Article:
Arbitrator Could Reduce Pacers' Suspensions
By Greg Sandoval
Washington Post Staff Writer
Wednesday, December 15, 2004; 4:31 PM
An abritrator in New York could decide as early as Friday to reduce the suspensions of three Indiana Pacers involved in the Nov. 19 brawl with fans in Auburn Hills, Mich. Should he rule against the NBA, the league may have little hope of reversing the decision, according to a prominent labor lawyer.
The NBA players' union argued during a hearing last week before arbitrator Roger Kaplan that the suspensions of Ron Artest (73 games), Jermaine O'Neal (25 games) and Stephen Jackson (30 games) handed down by NBA commissioner David Stern were excessive. The three players were videotaped throwing punches at fans at the end of the Pacers' victory over the Detroit Pistons.
The NBA refused to participate in last week's hearing, claiming that the players union agreed in the current labor contract that Stern would have the final word for on-court disciplinary matters, a risky move according to legal experts.
The league filed a complaint in federal court, maintaining that Kaplan had no jurisdiction in the matter. But according to labor lawyers, once an arbitrator rules, the federal courts almost never overturns their decisions.
"The nice thing about arbitration, from the employee's view, is that it's effectively unreviewable," said Neal Mollen, who heads the employment law department for the Paul Hastings law firm in Washington. "The courts have shown an enormous reluctance to overturn arbitration decisions. It happens but it's extremely rare."
Should Kaplan reduce the suspensions and the courts decline to overturn his ruling, then it's conceivable that Artest could return this season.
The NBA and players' union could have avoided the legal fight had Stern and NBA players' union executive director Billy Hunter fostered a better working relationship, said a player agent who requested anonymity.
By handing down unprecedented punishments, Stern pushed Hunter into a corner, the agent said, adding that in a year when the league and union must hammer out a new collective bargaining agreement, Hunter had no choice but to go to war on the issue. Had he not, the former federal prosecutor would have appeared weak to some of memberships' hardliners, he believes.
But by fighting Stern's decision, and possibly winning a reduction, Hunter and the league risk further alienating fans, the agent said. "The two of them should have gone somewhere quiet and hashed out a compromise," said the agent, who represents multiple NBA players.
"The union could have agreed not to fight if the league agreed to go soft on O'Neal and Jackson. Something. But fighting it out only hurts the game in the eyes of the fans."
. . . Los Angeles Lakers guard Kobe Bryant paid $40 million to get out of his Adidas shoe contract, and many of his other endorsers, such as McDonalds and Nike, have complained that Bryant and his agent, Rob Pelinka, were difficult to work with and "high-handed," according to the Los Angeles Times. Bryant last week fired a fusillade of accusations at former teammate and mentor Karl Malone. Bryant claims that Malone has made unwanted sexual advances at Bryant's wife, Vanessa. In the past three years, Bryant has become estranged with a long list of former teammates, friends and family, including his parents, sisters, Shaquille O'Neal, and Phil Jackson.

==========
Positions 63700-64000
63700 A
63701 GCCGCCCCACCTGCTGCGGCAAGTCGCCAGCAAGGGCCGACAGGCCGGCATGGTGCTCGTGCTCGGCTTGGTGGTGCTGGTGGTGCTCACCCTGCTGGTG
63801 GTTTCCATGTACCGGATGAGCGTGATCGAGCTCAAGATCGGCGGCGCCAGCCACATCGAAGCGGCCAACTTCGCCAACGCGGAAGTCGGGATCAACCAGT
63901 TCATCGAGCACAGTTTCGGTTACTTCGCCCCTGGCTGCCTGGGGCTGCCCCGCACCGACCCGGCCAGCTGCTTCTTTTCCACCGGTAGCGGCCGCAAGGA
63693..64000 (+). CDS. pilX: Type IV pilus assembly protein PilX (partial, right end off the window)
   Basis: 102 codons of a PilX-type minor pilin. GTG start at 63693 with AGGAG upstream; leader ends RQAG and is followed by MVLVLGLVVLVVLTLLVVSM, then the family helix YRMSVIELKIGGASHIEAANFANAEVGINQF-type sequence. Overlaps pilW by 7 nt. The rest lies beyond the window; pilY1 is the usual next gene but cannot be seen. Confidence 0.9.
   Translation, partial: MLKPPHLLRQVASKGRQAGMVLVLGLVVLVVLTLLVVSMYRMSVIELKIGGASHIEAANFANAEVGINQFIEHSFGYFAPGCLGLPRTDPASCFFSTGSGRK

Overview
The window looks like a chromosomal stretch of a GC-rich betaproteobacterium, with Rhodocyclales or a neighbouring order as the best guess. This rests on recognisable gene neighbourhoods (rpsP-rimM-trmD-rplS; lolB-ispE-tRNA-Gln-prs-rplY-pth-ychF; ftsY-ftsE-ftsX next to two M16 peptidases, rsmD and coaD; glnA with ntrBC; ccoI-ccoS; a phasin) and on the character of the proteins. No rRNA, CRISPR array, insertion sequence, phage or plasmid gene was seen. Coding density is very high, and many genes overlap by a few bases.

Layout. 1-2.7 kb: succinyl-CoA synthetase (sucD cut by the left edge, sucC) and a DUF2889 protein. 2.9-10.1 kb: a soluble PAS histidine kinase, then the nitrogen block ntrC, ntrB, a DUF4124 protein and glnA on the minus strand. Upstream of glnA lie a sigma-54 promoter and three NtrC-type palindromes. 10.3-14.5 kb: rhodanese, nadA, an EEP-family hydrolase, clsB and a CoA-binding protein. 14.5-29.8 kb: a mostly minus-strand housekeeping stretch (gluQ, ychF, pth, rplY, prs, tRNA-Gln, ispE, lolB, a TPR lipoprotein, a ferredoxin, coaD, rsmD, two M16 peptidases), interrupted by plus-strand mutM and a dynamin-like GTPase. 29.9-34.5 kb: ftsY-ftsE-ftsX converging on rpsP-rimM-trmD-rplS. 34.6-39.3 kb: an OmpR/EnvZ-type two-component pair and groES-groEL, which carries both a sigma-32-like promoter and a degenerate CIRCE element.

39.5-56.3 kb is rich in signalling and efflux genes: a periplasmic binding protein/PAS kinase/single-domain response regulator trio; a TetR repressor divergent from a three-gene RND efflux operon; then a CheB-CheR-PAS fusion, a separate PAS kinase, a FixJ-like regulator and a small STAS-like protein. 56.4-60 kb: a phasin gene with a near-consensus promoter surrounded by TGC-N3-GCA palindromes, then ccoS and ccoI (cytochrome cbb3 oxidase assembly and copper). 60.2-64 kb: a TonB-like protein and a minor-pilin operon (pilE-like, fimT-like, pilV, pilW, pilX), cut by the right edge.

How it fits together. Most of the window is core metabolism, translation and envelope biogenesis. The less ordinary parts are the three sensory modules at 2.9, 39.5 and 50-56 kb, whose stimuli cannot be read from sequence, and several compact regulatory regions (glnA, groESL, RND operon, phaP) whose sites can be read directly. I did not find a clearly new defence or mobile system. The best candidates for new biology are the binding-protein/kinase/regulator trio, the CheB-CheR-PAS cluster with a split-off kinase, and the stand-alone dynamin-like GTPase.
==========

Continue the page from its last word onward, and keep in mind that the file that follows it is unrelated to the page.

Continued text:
. . . The NBA has said there is no truth to the theory offered by Chicago Bulls operations chief John Paxson that referees are less likely to send teams without all-stars to the foul line, the Chicago Sun-Times reports. Paxson argues that his team gets fewer calls, as do other NBA teams that lack a recognizable all-star."They call it a myth that the four teams without all-star players don't get calls," Paxson said. "So I have to trust that they're telling everybody the truth. But it's hard to watch night in and night out when you feel like there are calls throughout the game that go one way, then at the end of the game they tend to go another."
In Monday night's 94-93 loss to the Dallas Mavericks at the United Center, Mavs All-Star Dirk Nowitzki made more free throws (13) than the Bulls attempted (12).
. . . LeBron James tells the Cleveland Plain Dealer that one area of his game is more important to him than high-flying dunks and dizzying moves to the basket.
James averages 2.62 steals a night, third in the league behind the Washington Wizards Larry Hughes (3.17) and the Indiana Pacers' Jamaal Tinsley (2.75).
He hopes teams will overlook that skill, so he "can try to lead the league in steals," James said. "It's just instinct. I put myself in the right position to get that steal. I get a big one every game."
James sealed a victory for the Cavaliers when he snatched a pass away from the Memphis Grizzlies on Monday and scored on a dunk.
"I told coach right before that play happened that I was going to get a big steal," said James, last season's rookie of the year winner. "And when I came off the court I said, I told you coach, I was going to get it.' A steal is a momentum changer."
. . . Conventional wisdom had it that the loss of the Avalanche in the NHL lockout would be a boon to the drawing power of the Nuggets, especially to their television ratings. So far, it has been the opposite, says the Denver Post.
Ratings for Nuggets games on the new Altitude network are down 39 percent from the same point last season, when Fox Sports Net broadcast the games. Figures from Nielsen Media Research Data show the Nuggets averaged a 1.9 rating through the first 15 broadcasts on Altitude. The first 15 Nuggets games broadcast by FSN last season drew a 3.1 average rating. Each ratings point equals approximately 14,000 metropolitan Denver households.
© 2004 The Washington Post Company